Application in Forensics (Mercury)

As hair is a “growing” tissue, and once formed is metabolically inert, it can record toxic metal exposure over time (i.e., what is happening in your blood). The period of time where we can go back depends on the length of the hair; essentially about 1 cm of hair length equals 1 month of growth. This approach cannot be conducted on all metals due to the propensity for external contamination once the hair leaves the scalp. However, mercury is a fantastic candidate for this type of analysis.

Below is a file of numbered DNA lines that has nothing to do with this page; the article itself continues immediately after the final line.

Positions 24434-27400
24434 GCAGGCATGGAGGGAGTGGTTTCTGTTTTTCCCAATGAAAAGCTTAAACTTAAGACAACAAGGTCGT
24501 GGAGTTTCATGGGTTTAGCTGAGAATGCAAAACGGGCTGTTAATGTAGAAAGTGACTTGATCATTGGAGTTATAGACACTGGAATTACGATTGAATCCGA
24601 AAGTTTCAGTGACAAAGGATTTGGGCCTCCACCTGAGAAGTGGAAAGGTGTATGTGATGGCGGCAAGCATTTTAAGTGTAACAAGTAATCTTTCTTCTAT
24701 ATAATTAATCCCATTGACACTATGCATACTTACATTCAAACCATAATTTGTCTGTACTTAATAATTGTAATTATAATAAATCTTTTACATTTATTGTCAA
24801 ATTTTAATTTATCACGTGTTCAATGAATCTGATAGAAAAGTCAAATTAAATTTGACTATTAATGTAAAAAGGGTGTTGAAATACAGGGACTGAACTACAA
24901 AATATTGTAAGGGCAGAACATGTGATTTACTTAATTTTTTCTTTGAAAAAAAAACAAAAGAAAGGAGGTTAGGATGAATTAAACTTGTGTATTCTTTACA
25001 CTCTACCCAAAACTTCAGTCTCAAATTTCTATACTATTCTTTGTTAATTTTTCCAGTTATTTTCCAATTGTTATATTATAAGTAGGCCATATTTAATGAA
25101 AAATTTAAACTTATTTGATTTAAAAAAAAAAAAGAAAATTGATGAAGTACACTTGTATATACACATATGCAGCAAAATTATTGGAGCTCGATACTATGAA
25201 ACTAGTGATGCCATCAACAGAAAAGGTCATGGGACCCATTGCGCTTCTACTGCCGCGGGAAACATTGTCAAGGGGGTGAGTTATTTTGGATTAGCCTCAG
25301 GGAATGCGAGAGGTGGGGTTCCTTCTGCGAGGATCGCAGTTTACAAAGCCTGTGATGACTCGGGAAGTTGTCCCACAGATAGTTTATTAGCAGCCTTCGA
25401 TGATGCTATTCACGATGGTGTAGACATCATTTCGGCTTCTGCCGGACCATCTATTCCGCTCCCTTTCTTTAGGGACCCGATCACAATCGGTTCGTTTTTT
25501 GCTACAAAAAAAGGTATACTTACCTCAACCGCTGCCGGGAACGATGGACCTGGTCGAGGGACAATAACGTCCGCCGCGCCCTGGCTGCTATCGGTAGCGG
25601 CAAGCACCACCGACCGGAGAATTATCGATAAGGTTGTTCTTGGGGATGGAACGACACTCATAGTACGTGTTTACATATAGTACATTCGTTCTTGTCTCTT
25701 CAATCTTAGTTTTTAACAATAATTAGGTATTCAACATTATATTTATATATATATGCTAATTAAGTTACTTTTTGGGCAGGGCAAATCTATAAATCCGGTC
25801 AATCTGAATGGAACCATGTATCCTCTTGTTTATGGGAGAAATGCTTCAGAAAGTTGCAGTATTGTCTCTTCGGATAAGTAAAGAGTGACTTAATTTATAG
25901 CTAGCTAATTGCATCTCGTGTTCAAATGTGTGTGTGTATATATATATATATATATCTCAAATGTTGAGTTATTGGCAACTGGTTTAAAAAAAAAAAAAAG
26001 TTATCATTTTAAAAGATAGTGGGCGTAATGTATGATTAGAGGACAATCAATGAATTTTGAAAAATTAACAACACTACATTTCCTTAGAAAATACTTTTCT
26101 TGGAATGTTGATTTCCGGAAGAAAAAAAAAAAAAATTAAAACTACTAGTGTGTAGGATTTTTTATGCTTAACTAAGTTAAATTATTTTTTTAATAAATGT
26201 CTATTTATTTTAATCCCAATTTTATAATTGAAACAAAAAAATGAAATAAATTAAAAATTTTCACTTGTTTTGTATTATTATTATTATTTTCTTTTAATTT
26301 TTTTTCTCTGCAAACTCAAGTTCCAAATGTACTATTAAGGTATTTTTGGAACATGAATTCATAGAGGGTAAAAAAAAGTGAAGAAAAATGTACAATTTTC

Above is an example of a consultant that went onto a work site in mid-July of 2016 and believed he was exposed to mercury, but did not get assessed until January 2017. Unfortunately, by this time diagnostic tools such as blood and urine, could not monitor an exposure event from 6 months previous. Using a single hair we were able to date his exposure event to end of July 2016 (his total time on site is indicated in yellow shading). This was determined to be an acute exposure due to the significant increase in mercury concentration that would not be possible from a dietary source, which would show a more gradual increase. The decreasing trend after the exposure event indicates that it took approximately 4 months for the mercury concentrations to return to  baseline levels.